[tl:gallery index=0 size=103×155]Our Gentleman Jack Bancroft is an irredeemable motorcaravaning enthusiast. His family have been camping, caravanning and motorcaravanning since 1928. Jack and his wife Flora are now on their tenth motorhome, a 2003 Auto-Sleeper Pollensa on a Ford Transit base. They have toured extensively at home and abroad, including a period of full-timing. Here, Jack answers your motorcaravanning queries:


Q: We have driven through Europe on self-catering holidays on a number of occasions and we are now hoping to purchase a ’van for long-term European travel.


We’ve seen some low-profile Hymers that we like. We want a winterised ’van with a good amount of living space so the drop-down bed models appeal, but the kitchen and bathroom also need to be of a good size. Are drop-down beds appropriate for two adults on tour? We’re feeling a bit overwhelmed by the number of classes and layouts.


We are thinking about hiring a ’van before we buy but wonder whether it might be a waste of money.
Mrs Jackie Jackson



A: I think you may be confused by some of the terminology used with motorhomes. The majority of low-profile motorhomes don’t have drop-down beds in the cab.


Overcab coachbuilts always have a hump above the cab and are almost always built on a chassis-cab. The reason for the hump is because there is usually a double transverse bed inside the overcab area.


A low-profile coachbuilt is also built on a chassis-cab but it doesn’t have an overcab. Instead, it has a streamlined slope from the top of the cab windscreen to the forward edge of the caravan body. Low-profiles have less headroom inside the front of the ’van than an overcab does, so don’t have space for a bed. However, in recent years, several manufacturers have launched low-profile models with A-class-style pull-down beds.


Alternatively there are A-class coachbuilts; these aren’t built on a chassis-cab but on a chassis-cowl. All the bodywork is made by the converter and they resemble a small coach. A-class coachbuilts have a transverse double bed which hinges down lower than an overcab bed does. The advantages are increased headroom and easier access to and egress from the bed.


The beds in any of these ’vans should be able to take the weight of two adults but check with the manufacturer of whichever ’van you opt for if you’re concerned.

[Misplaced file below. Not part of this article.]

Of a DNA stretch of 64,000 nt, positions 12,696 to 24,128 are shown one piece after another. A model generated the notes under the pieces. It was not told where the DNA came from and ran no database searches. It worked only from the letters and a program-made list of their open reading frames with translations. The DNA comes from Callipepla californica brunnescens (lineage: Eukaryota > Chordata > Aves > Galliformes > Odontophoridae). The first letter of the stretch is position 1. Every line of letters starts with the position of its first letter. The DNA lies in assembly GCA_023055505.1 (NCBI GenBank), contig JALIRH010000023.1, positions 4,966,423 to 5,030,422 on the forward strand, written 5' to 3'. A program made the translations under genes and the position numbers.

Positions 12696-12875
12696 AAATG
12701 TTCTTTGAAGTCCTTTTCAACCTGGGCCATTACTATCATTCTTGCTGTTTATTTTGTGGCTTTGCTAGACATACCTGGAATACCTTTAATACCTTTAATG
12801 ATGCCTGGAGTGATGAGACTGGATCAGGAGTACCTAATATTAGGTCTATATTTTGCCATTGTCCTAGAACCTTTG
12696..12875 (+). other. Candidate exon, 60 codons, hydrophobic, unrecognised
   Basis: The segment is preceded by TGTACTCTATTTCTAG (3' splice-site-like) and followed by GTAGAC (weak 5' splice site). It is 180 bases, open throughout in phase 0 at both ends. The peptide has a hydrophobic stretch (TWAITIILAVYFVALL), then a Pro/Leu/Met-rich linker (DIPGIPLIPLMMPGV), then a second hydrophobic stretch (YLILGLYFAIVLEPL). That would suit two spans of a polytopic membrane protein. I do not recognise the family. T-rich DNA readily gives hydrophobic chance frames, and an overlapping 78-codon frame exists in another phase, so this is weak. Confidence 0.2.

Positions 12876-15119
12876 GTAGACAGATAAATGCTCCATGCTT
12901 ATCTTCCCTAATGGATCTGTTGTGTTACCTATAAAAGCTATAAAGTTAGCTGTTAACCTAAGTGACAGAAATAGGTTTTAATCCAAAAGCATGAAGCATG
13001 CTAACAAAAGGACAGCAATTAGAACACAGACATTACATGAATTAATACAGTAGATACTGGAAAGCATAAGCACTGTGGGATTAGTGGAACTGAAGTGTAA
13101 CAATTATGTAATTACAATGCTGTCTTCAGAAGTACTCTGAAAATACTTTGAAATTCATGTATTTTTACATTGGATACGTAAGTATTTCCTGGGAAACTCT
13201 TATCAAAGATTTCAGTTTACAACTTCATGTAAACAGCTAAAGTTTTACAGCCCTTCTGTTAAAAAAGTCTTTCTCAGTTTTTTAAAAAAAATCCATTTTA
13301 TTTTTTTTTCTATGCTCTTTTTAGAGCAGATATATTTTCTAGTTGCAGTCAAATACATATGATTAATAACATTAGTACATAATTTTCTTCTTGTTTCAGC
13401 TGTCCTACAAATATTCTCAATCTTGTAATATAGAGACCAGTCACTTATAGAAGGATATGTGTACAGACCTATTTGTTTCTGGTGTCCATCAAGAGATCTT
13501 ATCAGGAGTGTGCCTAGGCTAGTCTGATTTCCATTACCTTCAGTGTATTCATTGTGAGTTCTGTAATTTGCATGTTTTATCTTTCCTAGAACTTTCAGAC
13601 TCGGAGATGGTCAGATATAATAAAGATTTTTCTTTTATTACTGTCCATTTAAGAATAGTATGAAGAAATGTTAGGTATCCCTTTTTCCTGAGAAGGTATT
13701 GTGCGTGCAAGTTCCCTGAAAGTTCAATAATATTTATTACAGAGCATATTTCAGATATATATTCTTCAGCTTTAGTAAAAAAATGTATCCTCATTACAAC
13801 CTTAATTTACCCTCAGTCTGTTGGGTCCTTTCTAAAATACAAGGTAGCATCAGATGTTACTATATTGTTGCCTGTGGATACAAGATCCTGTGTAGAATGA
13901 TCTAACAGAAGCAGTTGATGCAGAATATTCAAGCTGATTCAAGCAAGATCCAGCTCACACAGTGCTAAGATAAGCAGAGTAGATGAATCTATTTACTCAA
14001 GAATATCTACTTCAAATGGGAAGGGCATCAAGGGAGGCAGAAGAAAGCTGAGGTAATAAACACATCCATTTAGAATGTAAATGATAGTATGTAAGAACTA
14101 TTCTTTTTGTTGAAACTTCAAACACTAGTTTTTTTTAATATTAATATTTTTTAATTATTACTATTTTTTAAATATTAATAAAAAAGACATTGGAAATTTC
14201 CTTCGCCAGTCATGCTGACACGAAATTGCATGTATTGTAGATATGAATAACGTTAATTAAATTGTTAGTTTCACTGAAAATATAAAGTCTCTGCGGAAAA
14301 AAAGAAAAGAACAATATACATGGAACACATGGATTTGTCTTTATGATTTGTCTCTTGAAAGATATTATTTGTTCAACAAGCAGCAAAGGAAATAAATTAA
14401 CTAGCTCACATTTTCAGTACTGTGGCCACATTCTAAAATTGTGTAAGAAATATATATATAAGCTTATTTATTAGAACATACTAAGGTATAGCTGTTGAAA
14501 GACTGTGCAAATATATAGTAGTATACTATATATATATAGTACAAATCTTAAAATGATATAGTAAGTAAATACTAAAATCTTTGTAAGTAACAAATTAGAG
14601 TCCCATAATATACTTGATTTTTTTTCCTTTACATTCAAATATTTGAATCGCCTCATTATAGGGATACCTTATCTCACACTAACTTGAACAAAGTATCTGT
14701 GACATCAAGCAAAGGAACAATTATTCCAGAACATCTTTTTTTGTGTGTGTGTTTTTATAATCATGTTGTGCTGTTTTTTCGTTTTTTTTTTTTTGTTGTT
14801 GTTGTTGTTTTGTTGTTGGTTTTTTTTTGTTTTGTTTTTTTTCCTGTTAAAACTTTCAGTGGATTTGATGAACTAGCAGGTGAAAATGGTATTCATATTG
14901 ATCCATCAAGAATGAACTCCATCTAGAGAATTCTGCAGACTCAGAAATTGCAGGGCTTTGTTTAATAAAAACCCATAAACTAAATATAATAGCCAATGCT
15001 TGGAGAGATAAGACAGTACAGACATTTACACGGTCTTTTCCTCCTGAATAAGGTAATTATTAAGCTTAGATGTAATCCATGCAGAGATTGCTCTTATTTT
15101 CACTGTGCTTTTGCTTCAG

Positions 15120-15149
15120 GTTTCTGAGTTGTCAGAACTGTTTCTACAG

One problem with the transverse beds that you find in overcab models is that one partner has to climb over the other and then descend a ladder for nocturnal visits to the loo. Also, many high-level beds have ladders with very thin rungs which are painful to old and/or arthritic feet (like mine).


The best way to make a decision is to study magazines such as Practical Motorhome to see which ’van layouts appeal and how they perform on test. Role playing in ’vans (especially in the kitchen and the washroom) will give you a better idea of suitability than all the brochures put together.


My advice is to focus your thoughts. Make two columns on a piece of paper. Title the first column ‘must haves’. In this you will note down things such as your maximum budget; maximum length, if there is limited space on the driveway at home; and whether you need manual or automatic transmission. If you are approaching 70 years of age, or have a serious medical condition, you also need to consider the total weight of the vehicle, known as the MTPLM. On reaching 70, UK drivers lose their entitlement to drive vehicles over 3500kg unless they have a regular medical.


Title the other column ‘wants’. This list might contain things such as blue upholstery or a microwave oven.


Many items on this list can be added later, if you find you really can’t do without them. Take these lists with you whenever you look at a potential purchase. The best motorhome for you will be the one that ticks all the items on the first list and more items on the second list than any of its rivals.


As regards to hiring, this can certainly be a good way to prevent yourself from making a costly mistake.